**Pd = A × f cd = 428.82kN
**

WSM (As per IS: 800-1984) Let us take ISMB 200 @ 254 N/m Area = 3233mm 2 Depth (d) = 200mm Width of flange (b) = 100mm Thickness of the flange (tf) = 10.8mm Thickness of the web (tw) = 5.7mm Step1: Determination of Effective Length Leff = 3000 x 0.65= 1950 Step 2: λmax = leff/rmin = 83.33 Step3: Calculation of Compressive Stress σac = 89.4 N/mm2 Fig.3 COMPARISON BETWEEN THE STRENGTH WEIGHT RATIO VS SECTION Fig.2

ISSN: 0975 – 6744| NOV 11 TO OCT 12 | Volume 2, Issue 1

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**JOURNAL OF INFORMATION, KNOWLEDGE AND RESEARCH IN CIVIL ENGINEERING
**

increase in size of the sections to the maximum of 15% From Fig.4, 5 &6, it was found that for ISMB 100,125 and 150 the strength-weight ratio was approximately the same. For ISMB 150, 175,200,225,250 & 300 strength-weight ratio was found to increase with increase in size of the sections. For ISMB 300,350 and 400 the strength-weight ratio remains the same and for ISMB 400,450,500,550 and 600, it was found to increase with increase in size of the sections. Fig. 7 & 8 shows the curves drawn for the Stress Reduction factor, inclination of tension field and effective slenderness ratio with respect to different Indian Standard Medium Beams. Fig: 4

Fig: 7

Fig: 5

Fig: 8 CONCLUSION 1. The load carrying capacity of the compression members as per IS 800-2007 is controlled by ‘stress reduction factor, inclination of tension field stress in web and effective slenderness ratio. The slenderness ratio is inversely proportional to the stress reduction factor. The design compressive stress is directly proportional to ‘stress reduction factor’.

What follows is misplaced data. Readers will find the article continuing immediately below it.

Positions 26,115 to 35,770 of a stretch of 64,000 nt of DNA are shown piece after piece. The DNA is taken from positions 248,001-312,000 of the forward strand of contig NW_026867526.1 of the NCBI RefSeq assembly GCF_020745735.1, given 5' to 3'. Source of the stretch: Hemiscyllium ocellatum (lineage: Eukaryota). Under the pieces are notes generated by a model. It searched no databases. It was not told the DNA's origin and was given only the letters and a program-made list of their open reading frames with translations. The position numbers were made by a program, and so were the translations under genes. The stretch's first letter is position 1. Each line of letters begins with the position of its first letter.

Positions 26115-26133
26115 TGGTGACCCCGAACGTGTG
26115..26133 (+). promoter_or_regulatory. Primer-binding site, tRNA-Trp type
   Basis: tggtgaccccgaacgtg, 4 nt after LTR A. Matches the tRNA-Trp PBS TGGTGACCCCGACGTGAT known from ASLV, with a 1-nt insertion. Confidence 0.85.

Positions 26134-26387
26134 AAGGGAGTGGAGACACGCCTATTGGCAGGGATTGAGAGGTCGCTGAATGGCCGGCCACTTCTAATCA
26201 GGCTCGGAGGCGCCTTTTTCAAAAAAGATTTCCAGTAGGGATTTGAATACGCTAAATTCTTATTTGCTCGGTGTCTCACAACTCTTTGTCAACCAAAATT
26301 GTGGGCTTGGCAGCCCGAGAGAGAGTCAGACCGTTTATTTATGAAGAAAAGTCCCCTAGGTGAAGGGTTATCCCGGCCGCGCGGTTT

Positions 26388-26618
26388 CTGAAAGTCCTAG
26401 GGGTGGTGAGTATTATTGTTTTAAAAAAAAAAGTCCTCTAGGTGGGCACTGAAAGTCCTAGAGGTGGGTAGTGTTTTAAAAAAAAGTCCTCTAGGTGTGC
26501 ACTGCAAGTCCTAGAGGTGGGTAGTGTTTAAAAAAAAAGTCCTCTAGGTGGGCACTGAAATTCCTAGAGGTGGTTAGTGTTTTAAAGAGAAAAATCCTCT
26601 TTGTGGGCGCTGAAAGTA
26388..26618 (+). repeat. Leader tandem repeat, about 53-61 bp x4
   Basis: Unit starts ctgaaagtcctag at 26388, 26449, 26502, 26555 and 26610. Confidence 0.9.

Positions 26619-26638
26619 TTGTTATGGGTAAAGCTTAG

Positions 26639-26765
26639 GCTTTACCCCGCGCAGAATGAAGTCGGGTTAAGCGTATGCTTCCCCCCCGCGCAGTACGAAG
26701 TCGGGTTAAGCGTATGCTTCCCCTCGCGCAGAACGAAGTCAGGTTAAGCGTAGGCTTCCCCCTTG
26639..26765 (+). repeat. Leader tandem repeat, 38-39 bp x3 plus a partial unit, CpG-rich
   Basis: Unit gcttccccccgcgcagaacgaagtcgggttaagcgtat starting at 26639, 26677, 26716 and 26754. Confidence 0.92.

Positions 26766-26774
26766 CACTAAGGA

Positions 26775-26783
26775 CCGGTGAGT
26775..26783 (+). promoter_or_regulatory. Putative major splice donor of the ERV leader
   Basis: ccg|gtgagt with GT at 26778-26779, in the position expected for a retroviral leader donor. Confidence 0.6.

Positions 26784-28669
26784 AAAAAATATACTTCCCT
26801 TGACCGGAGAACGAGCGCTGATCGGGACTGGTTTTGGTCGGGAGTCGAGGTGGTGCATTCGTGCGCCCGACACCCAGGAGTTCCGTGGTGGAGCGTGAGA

Fig: 6 From the chart it was found that the best fit curve for describing the behavior of steel sections with respect strength is two degree binomial. On comparison of the strength of sections calculated using old and new code, it was found that the strength increases with

ISSN: 0975 – 6744| NOV 11 TO OCT 12 | Volume 2, Issue 1

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**JOURNAL OF INFORMATION, KNOWLEDGE AND RESEARCH IN CIVIL ENGINEERING 2. In IS 800-1984 for the design of compression
**

member is controlled by slenderness ratio which is inversely proportional to the permissible stress in axial compression. 3. The percentage increase in load carrying capacity as per IS 800-1984 is marginally higher than IS 800-2007. The maximum increase was found to be a maximum of 5%. 4. The behavior of steel sections with respect to load carrying capacity follows two degree binomial curve for the design of sections as per both the codes. 5. The behavior of steel sections under strengthweight ratio is controlled by the weight per unit length. 6. The load carrying capacity of built-up columns using ISA sections for various back to back widths as well as for various lengths were found to vary for smaller sections and for higher sections the values become same irrespective of change in widths or lengths. REFERENCES 1.Arijit Guha and Dr.T.K. Bandyopandhya, “Structural Member Design Based on Draft IS: 800 (Limit State Method), Insdag’s steel journal”, Institute for steel development & Growth, Jan 2004, Volume5. 2. N. Pandian, Arul Jayachandran, S. Seetharamal, “Structural Efficiencies of New Indian Wide Flanged Sections Compared With the Existing Rolled Sections”, Insdag’s Steel Journal, Institute for steel development & Growth, Jan 2004, Volume5. 3.Rangachar Narayanan, V.Kalayanarman, etal “Teaching Resource on Structural Steel” Design Volume 1 of 3, Institute For Steel Development & Growth. 4.Indian Standard General Construction in SteelCode of Practice “IS: 800-2007”, December 2007. 5.Indian Standard General Construction in SteelCode of Practice “IS: 800-1984”.

ISSN: 0975 – 6744| NOV 11 TO OCT 12 | Volume 2, Issue 1